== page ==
Factors Affecting Toxicity of Propargite to the European Red Mite {Acari: Tetranychidae}

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Laboratory tests with adult female European red mites, Panonychus ulmi (Koch), showed that toxicity of propargite was correlated with temperature; toxicity was 4.75-fold higher at 24 than at 15. Mortality of female European red mites was higher on foliage treated with an emulsifiable (6 EC) formulation of propargite than with a wettable powder (30 WP) formulation both in the laboratory and in the field. In laboratory tests, higher mortalities were observed on peach compared with apple foliage. Investigations using the scanning electron microscope, fluorescent dyes, and analysis of field-treated foliar residues did not explain the increased toxicity of the emulsifiable formulation. Scanning electron microscope studies showed discrete deposits formed from dried spray droplets of propargite 30 WP suspension on leaf surfaces, but there were no visible deposits on leaf surfaces treated with propargite 6 EC. Deposits of both formulations mixed with fluorescent dye appeared similar under short-wave ultraviolet light. Amounts of residue recovered from 6 EC and 30 WP applications to field-treated apple foliage were dependent on initial application rates of both formulations and were not associated with a particular formulation. Rate of residue loss for the EC formulation was not significantly different than that for the WP formulation.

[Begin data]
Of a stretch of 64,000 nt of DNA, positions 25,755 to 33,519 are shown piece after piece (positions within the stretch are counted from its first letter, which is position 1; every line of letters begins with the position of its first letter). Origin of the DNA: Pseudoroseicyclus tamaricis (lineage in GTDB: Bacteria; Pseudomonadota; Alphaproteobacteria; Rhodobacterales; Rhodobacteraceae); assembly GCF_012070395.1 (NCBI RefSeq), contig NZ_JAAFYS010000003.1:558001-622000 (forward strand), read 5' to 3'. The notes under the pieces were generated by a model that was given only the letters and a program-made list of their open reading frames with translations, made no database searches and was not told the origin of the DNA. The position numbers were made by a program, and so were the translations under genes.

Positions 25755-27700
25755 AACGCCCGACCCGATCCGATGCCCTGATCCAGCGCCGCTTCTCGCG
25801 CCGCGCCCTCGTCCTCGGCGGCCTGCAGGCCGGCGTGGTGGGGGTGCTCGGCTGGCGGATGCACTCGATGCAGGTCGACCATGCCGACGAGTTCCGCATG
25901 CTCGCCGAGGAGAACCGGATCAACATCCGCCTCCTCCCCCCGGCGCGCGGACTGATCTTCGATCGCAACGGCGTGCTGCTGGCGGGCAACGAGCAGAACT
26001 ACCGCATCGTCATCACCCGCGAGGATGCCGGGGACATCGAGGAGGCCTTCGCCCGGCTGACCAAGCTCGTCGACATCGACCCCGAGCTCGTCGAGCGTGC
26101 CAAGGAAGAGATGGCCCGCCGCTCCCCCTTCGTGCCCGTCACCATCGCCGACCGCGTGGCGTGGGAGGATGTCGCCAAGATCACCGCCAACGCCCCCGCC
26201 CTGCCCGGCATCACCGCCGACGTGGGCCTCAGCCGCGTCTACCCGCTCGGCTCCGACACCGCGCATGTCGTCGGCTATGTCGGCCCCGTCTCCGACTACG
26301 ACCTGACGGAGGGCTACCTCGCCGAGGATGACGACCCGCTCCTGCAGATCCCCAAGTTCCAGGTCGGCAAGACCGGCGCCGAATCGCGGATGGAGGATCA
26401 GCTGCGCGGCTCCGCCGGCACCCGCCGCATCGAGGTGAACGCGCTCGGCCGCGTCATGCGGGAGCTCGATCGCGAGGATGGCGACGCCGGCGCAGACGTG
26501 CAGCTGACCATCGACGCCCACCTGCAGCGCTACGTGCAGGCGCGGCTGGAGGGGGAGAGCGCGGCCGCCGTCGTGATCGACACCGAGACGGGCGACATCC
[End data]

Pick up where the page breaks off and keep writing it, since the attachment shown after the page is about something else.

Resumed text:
Document Type: Research Article

Publication date: June 1, 1993

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  • Journal of Economic Entomology is published bimonthly in February, April, June, August, October, and December. The journal publishes articles on the economic significance of insects and is divided into the following sections: apiculture & social insects; arthropods in relation to plant disease; forum; insecticide resistance and resistance management; ecotoxicology; biological and microbial control; ecology and behavior; sampling and biostatistics; household and structural insects; medical entomology; molecular entomology; veterinary entomology; forest entomology; horticultural entomology; field and forage crops, and small grains; stored-product; commodity treatment and quarantine entomology; and plant resistance. In addition to research papers, Journal of Economic Entomology publishes Letters to the Editor, interpretive articles in a Forum section, Short Communications, Rapid Communications, and Book Reviews.
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